If a team told you they were limited on resources and asked which platform they should focus on, what answer would you give?

Today I would focus on Instagram. The flexibility on Instagram, be it with pictures, stories or live video gives it all the ingredients to be the sole engager with the fans. Considering the four core platforms (Facebook, Instagram, Twitter and YouTube), Twitter is the quickest for information due to its chronological flow, but because of its ease of use, Instagram is the best due to its overall app handling. It is the easiest to learn and the easiest to love.

A platform we haven’t mentioned yet is Snapchat. What are your thoughts on this platform? Will it survive in the sports world with Instagram, WhatsApp and Messenger coping its features? Many teams are still unsure of how to best use Snapchat – how would you advise them to do so?

For me, Snapchat is the playground for the 13 to 20-year-old age group. It is the playground because their parents and grandparents use other channels, predominantly Facebook. Facebook has really aged in 10 years because those who were 20 years old in 2008 are now turning 30. They are parents themselves and they talk to their parents who then use the platform. The younger generation, however, want to be alone, away from the older eyes.

In terms of content, it can be difficult as unique, quirky content is required. It is not enough to simply announce the team lineup on Snapchat. This is not what the youngster wants. They want to get deep into the life of the star, that’s why Snapchat player takeovers get the highest engagement.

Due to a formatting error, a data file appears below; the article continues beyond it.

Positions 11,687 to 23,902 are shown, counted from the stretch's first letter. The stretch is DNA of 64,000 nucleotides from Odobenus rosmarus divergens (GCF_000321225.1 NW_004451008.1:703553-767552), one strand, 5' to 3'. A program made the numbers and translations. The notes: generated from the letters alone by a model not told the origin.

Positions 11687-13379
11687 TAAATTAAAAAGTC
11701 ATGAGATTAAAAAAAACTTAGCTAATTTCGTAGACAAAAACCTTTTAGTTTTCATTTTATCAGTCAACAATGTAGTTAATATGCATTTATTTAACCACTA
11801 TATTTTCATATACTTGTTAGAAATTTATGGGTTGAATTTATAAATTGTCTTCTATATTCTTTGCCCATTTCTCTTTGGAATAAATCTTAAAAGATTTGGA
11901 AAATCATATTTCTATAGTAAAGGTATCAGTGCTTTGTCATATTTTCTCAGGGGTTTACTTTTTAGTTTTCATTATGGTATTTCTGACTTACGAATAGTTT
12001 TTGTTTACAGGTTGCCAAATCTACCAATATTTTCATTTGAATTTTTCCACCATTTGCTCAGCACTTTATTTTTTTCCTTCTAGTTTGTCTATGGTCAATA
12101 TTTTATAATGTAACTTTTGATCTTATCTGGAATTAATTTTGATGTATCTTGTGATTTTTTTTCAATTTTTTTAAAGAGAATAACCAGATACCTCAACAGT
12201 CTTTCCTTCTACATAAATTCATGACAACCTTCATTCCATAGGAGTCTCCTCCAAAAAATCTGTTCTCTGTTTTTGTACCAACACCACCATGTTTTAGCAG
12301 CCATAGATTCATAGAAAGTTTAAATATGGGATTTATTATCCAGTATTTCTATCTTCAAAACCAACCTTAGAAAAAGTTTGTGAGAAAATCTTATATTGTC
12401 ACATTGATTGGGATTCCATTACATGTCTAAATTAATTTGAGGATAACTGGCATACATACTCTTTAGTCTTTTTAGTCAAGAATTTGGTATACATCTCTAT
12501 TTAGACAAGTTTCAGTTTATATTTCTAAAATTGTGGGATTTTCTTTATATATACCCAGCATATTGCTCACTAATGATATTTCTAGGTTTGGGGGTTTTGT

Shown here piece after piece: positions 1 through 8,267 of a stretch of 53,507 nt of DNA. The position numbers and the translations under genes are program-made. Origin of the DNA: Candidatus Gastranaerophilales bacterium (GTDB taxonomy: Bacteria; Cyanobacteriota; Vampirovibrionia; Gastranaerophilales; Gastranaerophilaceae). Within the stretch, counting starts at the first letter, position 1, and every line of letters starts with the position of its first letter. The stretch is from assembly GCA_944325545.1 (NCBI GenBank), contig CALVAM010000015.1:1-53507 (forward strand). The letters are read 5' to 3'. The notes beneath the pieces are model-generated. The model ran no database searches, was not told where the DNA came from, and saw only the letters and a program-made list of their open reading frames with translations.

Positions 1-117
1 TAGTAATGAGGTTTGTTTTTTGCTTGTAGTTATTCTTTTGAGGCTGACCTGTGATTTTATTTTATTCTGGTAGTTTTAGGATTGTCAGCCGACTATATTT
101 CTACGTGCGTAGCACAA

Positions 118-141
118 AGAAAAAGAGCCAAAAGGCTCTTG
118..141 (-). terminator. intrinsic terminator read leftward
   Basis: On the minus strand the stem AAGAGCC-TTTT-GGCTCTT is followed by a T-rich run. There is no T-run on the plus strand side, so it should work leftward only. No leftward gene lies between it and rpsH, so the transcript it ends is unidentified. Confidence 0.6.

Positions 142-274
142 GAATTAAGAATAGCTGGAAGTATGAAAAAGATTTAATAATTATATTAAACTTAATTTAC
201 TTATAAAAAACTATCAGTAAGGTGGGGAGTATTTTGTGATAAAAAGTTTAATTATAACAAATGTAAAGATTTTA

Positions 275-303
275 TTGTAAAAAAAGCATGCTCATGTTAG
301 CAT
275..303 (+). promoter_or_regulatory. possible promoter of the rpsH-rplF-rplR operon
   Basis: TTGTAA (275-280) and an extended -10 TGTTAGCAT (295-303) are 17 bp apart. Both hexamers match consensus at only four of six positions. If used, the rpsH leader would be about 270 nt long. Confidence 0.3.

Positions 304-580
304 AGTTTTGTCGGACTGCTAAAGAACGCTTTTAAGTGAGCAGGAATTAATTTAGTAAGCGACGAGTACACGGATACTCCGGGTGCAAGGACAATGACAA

As to whether it will survive, this is a big challenge. What it does have are some unique features like the Snapchat Spectacles but they will always face an uphill battle in the development race given the resources that Facebook have. It has the potential to survive, but whether it can be monetized is another question. When it comes to app handing – it is not that easy to use. If Snap can make it easier to use, easier to learn, more intuitive, it has the chance to survive. If it continues to be difficult to find info, friends and content which the users want, it will struggle. Right now, Snapchat’s USP is its young audience, but similar to what happened to Facebook, that audience will mature with time and this USP could be lost.

We’ll be bringing you Part II I in the next few days where Mario names three things that teams are not doing now but will be doing in the future….

About author

Daniel McLaren
Daniel McLaren 695 posts

Dan McLaren launched Digital Sport (formerly UK Sports Network) back in January 2010 and has worked in the digisport industry with adidas, We Are Social, Copa90 and Pulse amongst others. He's now a freelance social media guy living in the East Midlands and podcast host with the Digital Sport podcast on Audioboom, iTunes and Stitcher Radio.